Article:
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Johnsongrass (Sorghum Halepense) Control and Economics of Using Glyphosate-resistant Soybean in Fallowed Sugarcane Fields

  • James L. Griffin (a1), Donnie K. Miller (a2) and Michael E. Salassi (a3)


Johnsongrass control in fallowed sugarcane fields was evaluated with glyphosate and the graminicides quizalofop, fluazifop, and clethodim applied in soybean compared with nonsoybean tillage and glyphosate programs. Glyphosate was applied to glyphosate-resistant soybean as a single early postemergence (EPOST) treatment around 30 d after planting (DAP) at rates of 840, 1,120, or 2,240 g ai/ha; as sequential treatments EPOST and late postemergence (LPOST) around 60 DAP at 560 followed by (fb) 560 or 1,120 fb 1,120 g/ha; or as a single LPOST treatment at 2,240 g/ha. Quizalofop at 77 g ai/ha, fluazifop at 420 g ai/ha, and clethodim at 280 g ai/ha were also evaluated as single EPOST treatments. In 1996 johnsongrass control 7 d after EPOST treatment (DAT) was at least 90% for glyphosate treatments but control was 73 to 77% for the graminicides. In 1997 johnsongrass control 7 DAT was at least 82% for all herbicide treatments. Excellent johnsongrass control approximately 50 DAT was achieved both years with all the glyphosate and graminicide treatments. In the nonsoybean fallow weed control programs where plots were tilled twice or three times fb one or two glyphosate applications, complete control of johnsongrass was obtained both years. In 1996 when glyphosate was applied EPOST or EPOST fb LPOST, soybean yields were equivalent and averaged 3.3 times that of the single LPOST glyphosate application. Soybean yields where the graminicides were used and where glyphosate was applied as a single LPOST treatment were no greater than the nontreated control. Economic analysis on the basis of soybean yield data and variable costs of herbicides, seed, field application, seedbed preparation, tillage, labor, fuel, repairs, and custom harvest expense in 1996 showed a positive net return only for glyphosate applied EPOST at 840 g/ha ($99.82/ha) or 1,120 g/ha ($46.94/ha) and for glyphosate applied at 560 g/ha EPOST fb LPOST ($10.41/ha). Although showing a negative net return, glyphosate applied EPOST at 2,240 g/ha ($−8.32/ha) or EPOST fb LPOST at 1,120 g/ha ($−50.97/ha), the loss was less than that for nonsoybean fallow tillage and glyphosate programs ($−155.70/ha and $−157.78/ha). In 1997, when soybean was not harvested because of environmental conditions, variable costs exceeded those of the nonsoybean programs, indicating that planting soybean strictly as a cover crop would not be economically advantageous. Sugarcane growth and yield the year following the fallow programs was not negatively affected by production of soybean regardless of herbicide program.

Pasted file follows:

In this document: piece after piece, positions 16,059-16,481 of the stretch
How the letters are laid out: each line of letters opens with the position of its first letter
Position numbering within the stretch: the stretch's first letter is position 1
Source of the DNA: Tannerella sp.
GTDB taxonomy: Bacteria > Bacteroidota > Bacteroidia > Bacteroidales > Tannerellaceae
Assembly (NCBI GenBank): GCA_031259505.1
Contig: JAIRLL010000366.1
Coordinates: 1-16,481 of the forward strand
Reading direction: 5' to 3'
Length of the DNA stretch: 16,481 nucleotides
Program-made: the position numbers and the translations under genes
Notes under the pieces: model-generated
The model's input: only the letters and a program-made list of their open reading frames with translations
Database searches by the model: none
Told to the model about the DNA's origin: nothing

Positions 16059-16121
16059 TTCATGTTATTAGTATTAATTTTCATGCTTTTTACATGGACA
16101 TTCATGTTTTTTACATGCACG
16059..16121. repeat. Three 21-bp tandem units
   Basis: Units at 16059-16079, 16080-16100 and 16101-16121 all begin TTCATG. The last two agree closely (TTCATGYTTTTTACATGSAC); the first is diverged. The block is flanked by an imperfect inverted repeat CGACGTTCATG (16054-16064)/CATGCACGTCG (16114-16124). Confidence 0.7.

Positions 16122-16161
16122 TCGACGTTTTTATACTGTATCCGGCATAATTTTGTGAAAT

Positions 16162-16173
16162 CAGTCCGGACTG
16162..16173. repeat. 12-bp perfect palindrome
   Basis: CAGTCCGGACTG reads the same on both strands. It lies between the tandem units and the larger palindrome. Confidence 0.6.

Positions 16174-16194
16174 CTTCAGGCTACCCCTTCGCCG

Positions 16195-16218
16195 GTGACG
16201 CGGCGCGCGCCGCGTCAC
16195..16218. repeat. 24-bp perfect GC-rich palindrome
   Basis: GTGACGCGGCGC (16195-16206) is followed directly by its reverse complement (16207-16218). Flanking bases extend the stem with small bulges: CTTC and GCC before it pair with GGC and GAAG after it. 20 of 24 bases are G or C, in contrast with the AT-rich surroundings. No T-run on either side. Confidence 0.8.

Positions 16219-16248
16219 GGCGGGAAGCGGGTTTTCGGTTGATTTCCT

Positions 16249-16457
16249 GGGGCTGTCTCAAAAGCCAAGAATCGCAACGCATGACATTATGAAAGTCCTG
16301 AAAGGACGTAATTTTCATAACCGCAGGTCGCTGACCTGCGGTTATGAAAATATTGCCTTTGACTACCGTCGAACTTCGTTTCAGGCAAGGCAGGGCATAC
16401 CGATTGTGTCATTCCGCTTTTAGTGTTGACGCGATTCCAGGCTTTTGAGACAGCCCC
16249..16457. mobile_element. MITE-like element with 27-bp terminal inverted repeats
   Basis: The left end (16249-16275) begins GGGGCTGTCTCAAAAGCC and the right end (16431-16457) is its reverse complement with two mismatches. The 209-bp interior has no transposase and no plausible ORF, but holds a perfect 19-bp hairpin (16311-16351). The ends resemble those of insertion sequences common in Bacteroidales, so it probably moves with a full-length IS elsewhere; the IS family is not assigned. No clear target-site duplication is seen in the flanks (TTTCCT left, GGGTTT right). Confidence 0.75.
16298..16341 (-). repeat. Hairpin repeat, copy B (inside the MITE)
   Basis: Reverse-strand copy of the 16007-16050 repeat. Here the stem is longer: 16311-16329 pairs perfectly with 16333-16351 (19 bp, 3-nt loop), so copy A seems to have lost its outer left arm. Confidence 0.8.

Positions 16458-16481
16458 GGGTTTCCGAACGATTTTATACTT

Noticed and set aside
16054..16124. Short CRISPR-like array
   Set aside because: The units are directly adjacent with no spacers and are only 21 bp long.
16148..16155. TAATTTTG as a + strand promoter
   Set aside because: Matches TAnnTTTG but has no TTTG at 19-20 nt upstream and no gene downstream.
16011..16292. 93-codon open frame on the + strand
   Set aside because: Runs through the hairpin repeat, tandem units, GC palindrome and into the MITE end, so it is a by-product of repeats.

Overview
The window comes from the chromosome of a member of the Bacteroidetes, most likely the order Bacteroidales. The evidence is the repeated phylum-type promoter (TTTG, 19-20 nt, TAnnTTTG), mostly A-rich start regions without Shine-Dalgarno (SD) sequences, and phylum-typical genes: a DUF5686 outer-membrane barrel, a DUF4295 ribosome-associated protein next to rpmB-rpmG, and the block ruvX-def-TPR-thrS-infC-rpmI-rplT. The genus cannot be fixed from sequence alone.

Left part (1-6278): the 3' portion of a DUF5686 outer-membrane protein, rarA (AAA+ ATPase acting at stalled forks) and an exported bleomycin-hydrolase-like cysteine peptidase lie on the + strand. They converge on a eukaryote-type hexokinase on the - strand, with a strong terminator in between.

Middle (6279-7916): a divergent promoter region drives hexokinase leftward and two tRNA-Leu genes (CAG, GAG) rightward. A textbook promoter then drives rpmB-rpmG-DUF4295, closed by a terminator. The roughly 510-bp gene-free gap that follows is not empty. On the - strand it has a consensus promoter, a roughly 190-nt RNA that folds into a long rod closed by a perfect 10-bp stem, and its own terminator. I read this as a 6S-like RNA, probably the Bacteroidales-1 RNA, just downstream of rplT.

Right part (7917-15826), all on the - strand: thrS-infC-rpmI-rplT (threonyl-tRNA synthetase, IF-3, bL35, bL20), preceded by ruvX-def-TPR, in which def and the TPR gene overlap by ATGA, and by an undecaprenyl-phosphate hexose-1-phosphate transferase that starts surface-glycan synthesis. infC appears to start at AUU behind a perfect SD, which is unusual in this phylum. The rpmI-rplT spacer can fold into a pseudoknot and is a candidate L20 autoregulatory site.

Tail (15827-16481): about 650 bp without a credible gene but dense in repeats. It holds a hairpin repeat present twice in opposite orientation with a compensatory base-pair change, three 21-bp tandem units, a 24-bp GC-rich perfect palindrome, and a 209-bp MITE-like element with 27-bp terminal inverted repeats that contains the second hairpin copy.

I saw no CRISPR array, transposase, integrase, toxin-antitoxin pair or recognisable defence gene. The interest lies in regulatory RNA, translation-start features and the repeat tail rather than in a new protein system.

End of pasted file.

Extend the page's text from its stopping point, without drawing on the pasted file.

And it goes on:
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Johnsongrass (Sorghum Halepense) Control and Economics of Using Glyphosate-resistant Soybean in Fallowed Sugarcane Fields

  • James L. Griffin (a1), Donnie K. Miller (a2) and Michael E. Salassi (a3)


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